So far, writing little and often is working. Since I started doing this at the start of January 2021, I’ve written 30,000 words. If I keep going at the same pace I should have a 90, 000 word novel by mid March. That excites me.

I still have a long way to go. Lots of editing and I’m sure the structure will change. My goal is to have my novel is a shape ready to query agents by the end of summer 2021. That’s the same time as my Faber Academy course finishes. Fingers crossed.


1/3 of the way through…

In November, I posted this:

“If I am successful, the course doesn’t start until 20th January, so I’ll have almost two months between the courses. In an ideal world, I’d like to have gotten to 20k words before the course starts, but we shall see…”

Firstly, as you’ll see from the end of the last post, I was successful. I will be starting the Faber Academy Writing a Novel Course (online) on Wednesday. I am so excited to be doing another one of their courses. It’s so nice being surrounded by other writers in the same position. The critiquing we do on each other’s work on these courses is invaluable. I can’t wait to further progress my novel with a new cohort of students and learn from some brilliant tutors. I chose the online version as I need a bit more flexibility despite living in central London.

Secondly, I said I’d like to have gotten to 20k words before the course started. As of yesterday, I have over 30, 000 words. I have really amped up my writing since the new year. I started the new year with 16k and have almost doubled that in the space of 17 days. Lockdown helps. There aren’t many distractions and I have nothing to do at the weekend. I’m writing little and often, most nights for 30mins – an hour after work. That is what is making the biggest difference to my word count. By spending an hour of my time after work writing instead of on Netflix, I’m adding 2-3k words a week just though this.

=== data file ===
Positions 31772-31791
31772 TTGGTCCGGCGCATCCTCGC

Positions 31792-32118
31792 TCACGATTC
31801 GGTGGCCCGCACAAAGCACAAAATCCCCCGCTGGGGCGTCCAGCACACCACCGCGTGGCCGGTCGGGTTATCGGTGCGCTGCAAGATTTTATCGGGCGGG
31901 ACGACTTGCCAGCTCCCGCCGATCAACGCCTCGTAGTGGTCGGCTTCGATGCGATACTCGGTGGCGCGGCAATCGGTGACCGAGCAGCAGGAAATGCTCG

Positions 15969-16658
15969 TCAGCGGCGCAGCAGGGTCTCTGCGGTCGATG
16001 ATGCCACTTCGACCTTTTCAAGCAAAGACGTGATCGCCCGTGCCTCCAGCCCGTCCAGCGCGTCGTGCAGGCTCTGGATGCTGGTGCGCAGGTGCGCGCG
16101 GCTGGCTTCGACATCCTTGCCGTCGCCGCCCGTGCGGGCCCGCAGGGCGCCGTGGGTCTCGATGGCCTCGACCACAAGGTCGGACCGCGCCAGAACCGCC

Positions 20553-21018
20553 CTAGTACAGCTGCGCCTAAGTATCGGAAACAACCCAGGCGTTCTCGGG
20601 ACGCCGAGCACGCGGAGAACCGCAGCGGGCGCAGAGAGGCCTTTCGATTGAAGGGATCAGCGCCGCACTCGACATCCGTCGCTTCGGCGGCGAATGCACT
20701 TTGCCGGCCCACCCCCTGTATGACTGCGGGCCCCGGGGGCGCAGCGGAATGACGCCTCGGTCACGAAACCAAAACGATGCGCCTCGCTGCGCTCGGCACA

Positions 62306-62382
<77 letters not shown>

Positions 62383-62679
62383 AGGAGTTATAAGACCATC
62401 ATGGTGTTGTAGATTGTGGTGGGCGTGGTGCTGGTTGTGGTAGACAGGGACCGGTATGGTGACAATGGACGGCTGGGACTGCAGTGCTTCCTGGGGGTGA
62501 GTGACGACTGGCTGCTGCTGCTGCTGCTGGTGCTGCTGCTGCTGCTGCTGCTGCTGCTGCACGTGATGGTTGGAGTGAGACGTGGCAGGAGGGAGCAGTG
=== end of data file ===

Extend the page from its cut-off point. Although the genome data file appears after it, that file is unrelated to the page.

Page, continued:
I have set out a timetable for my novel. I hope to have finished my first draft by the end of March. Assuming my total novel will be around 90k words (the average for the thriller genre), I will need to write 6k words a week. This is ambitious but I am determined to finish my novel this year. By finish, I mean in final draft form and ready to submit to agents.

I’m feeling good about my progress so far and have found witting is really helping to keep my spirits up during these hard times. I’ve also been reading a lot more and have discovered some wonderful books.

I’ll update this blog again once my course has started! My current goal is to reach 42k by the 1st February. Watch this space…


Faber Academy Kickstart your Novel – Course Review

It’s been a while since I posted on the blog! I had about a month away from writing after finishing my course to think about next steps. I’m now back to focusing on my writing and my novel.

I finished the Kickstart your Novel course in November and thought I would post a review up on here. I think it’s a fairly new course (my cohort was the second lot) and as it’s all done online it’s great for these pandemic times we are living in.

The course is meant as a precursor to the well-known 8 month long Writing a Novel course. Originally I applied for the Writing a Novel course but was unsuccessful. The tutors recommended that I take Kickstart your Novel instead (which is not selective) to work on my novel idea.

I found the course fantastic. It was 8 weeks long but I felt I progressed so much. The people on the course were all at different stages. Some had ideas and some had started writing their novel. I would say everybody that came to the session had an initial idea. I don’t think it’s necessary to already have a novel idea but it will make the exercises easier and you will benefit more from having other people comment on your work.

The course covered the basics of writing and also included a session on writing a synopsis with tutor feedback (which I found invaluable). It does involve 5-7 hours a week of work but this can be more or less depending on how long the writing takes you.

After finishing the course, I applied for the Writing a Novel course and am pleased to say I got a place. I definitely think my novel is in a much better place now and I will benefit from the course more. I start at the end of January and can’t wait!

I hope my review was helpful and if anybody is thinking about doing the course feel free to comment or message me on my Instagram @rhiwritesabook. I would encourage people to go for this course if they don’t quite feel ready for the longer commitment. These courses are a lot of work alongside a full-time job – it’s better to gauge how you would cope with the work with a shorter course rather than being tied to 8 months.


Writing the Opening Pages